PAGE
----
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SOC218H1 (25)
Eric Fong (20)
Lecture 2

SOC218 Lecture 2 (Japanese Canadian Community)

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University of Toronto St. George
Eric Fong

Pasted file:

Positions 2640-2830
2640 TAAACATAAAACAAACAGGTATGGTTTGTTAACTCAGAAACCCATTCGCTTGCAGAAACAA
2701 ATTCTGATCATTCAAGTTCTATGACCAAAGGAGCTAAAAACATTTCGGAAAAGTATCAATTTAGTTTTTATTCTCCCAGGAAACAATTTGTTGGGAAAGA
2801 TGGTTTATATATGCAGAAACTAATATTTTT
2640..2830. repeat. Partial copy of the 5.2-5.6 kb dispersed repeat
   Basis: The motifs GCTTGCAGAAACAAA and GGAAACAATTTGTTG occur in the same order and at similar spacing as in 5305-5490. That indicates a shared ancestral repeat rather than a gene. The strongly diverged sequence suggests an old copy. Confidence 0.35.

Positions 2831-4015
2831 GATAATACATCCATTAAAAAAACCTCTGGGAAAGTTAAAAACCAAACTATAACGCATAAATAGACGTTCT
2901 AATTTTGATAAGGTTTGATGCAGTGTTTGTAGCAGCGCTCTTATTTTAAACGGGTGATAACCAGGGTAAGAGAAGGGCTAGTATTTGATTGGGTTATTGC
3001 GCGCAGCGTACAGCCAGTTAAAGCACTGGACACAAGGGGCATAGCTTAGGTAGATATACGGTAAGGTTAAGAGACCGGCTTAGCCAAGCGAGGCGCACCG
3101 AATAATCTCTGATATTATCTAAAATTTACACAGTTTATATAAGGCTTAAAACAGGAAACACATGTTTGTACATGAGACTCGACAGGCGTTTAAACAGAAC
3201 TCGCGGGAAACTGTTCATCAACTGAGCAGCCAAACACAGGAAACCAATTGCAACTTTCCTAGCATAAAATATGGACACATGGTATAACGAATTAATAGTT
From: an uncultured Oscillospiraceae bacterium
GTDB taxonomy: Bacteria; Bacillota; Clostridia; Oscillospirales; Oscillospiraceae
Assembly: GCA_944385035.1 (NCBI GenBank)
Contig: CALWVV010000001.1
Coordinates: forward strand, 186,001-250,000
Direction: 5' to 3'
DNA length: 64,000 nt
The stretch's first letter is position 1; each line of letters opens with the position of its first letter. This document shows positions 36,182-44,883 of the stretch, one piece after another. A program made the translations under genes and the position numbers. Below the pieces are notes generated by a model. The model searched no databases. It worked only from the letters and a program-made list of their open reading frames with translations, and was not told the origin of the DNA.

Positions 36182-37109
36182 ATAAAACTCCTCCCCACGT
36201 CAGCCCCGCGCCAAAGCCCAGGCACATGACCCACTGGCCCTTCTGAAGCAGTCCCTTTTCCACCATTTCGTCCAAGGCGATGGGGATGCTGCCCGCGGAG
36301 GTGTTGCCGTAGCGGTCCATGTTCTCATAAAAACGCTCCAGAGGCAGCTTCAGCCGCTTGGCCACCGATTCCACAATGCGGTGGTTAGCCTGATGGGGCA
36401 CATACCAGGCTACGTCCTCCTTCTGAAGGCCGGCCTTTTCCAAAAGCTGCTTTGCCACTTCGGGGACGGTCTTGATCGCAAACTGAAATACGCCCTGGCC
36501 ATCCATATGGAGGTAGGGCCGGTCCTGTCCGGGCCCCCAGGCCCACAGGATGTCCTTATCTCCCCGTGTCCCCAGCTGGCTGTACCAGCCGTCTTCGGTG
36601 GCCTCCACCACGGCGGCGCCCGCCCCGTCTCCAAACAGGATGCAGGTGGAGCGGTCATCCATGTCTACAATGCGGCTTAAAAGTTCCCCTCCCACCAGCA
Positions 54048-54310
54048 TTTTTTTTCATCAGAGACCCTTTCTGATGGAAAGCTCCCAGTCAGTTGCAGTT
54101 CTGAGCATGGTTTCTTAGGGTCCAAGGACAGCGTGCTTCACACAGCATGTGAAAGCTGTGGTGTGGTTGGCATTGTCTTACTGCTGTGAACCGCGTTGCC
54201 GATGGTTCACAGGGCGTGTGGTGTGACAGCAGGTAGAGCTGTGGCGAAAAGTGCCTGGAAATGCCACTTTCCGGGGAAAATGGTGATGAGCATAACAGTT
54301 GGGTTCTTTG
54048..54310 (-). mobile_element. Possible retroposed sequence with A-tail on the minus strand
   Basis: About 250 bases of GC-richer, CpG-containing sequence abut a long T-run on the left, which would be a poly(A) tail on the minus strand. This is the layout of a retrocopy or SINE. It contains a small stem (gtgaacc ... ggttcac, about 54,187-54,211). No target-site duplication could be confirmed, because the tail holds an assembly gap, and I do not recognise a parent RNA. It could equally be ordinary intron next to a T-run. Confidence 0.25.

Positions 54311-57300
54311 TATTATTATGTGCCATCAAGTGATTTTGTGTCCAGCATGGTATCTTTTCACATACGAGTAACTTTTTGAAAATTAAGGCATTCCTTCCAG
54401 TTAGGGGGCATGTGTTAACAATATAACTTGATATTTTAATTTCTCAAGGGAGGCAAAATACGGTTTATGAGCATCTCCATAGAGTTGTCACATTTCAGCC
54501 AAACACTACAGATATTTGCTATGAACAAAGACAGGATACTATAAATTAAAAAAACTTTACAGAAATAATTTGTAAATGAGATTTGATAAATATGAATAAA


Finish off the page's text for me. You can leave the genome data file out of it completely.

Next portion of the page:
SOC218 Lecture 2: Japanese Canadian Community -For the 1 test:  Don’t need to remember exact number, percentage, or consensus  2 questions to answer Japanese Canadian Community -Their experiences are similar to Chinese community in Canada -You don’t see Japan town usually even in Japanese concentrated area. Why? -Pre-War means WWII -Japanese ruler prohibited foreign travel and national immigration before the end of 19 century -Tokugawa had control in Japan for 300 years -Did not allow foreigners to enter into Japan either -In 1867, Tokugawa government ended and opened their port Pre-War Japanese Community -1877- beginning of Japanese immigration to Canada -One of the difference b/w Japanese and Chinese  age difference between generations -Why we don’t consider Japanese community as large compared to other Asian communities:  Immigration from Japan was a really small number; most of them were born (6-70%) in Canada  High rate of interracial marriage (from second generation and beyond) Pioneer Years -7 stages of community development -Most of them came from western part of Japan along the coastal area (similar to Chinese people); more chance of contact with people from outside -Issei were young, single, and male -Economic migration because my move will help me gain more than the cost of moving -Canadian wages were about 7 times higher than in Japan -The first generation intended to work for short period of time in Canada and intended to go back to Japan; a lot of them went back -Inherited properties in Japan some of their children were entitled to inherit land back in their home country -Usually new comers arrived in Vancouver; employer from will pick them up -Very similar to Chinese pattern the two groups (Chinese and Japanese) arrived similar period of time, so the process of moving is very similar -America-mura= mura means ‘village’; young fisherman arrived in Canada -Maintained their own dialect and culture -Chain migration facilitated people moving from one place to the other country Family Formation -Because US prohibited Japanese immigration to US, large influx of Japanese people into Canada -Powell Street (downtown Vancouver): high concentration of Japanese people (95% of them lived here); was called Nihon-machi? -We only see two Japanese institutions left today: Vancouver Japanese language school and church -Asians were viewed as unassimilatable by the White people; did not have access to certain professions (e.g. pharmacy); hostility against Asians segregated the Asian communities; anti-Asian sentiment reached high point in 1907; heightened fear that BC was run by Asians; Canadian government later sent minister to Tokyo to discuss the situation  Gentlemen’s agreement was signed. People living in Canada were not included Pre-war Families -Before 1911, population expansion was due to migration -These women began arriving in large number; most arrived single and married to men living in Canada (7 women for every 10 men in 1931)  substantial increase of number of Japanese women in Canada -High birthrate during the 1920s. Fertility rate was much higher than the rest of Canada -In 1928, fearing the fast growth of Japanese rdmmunity, Canadian government reduced the number of Japanese allowed to enter into Canada to 1/3 (so now annual
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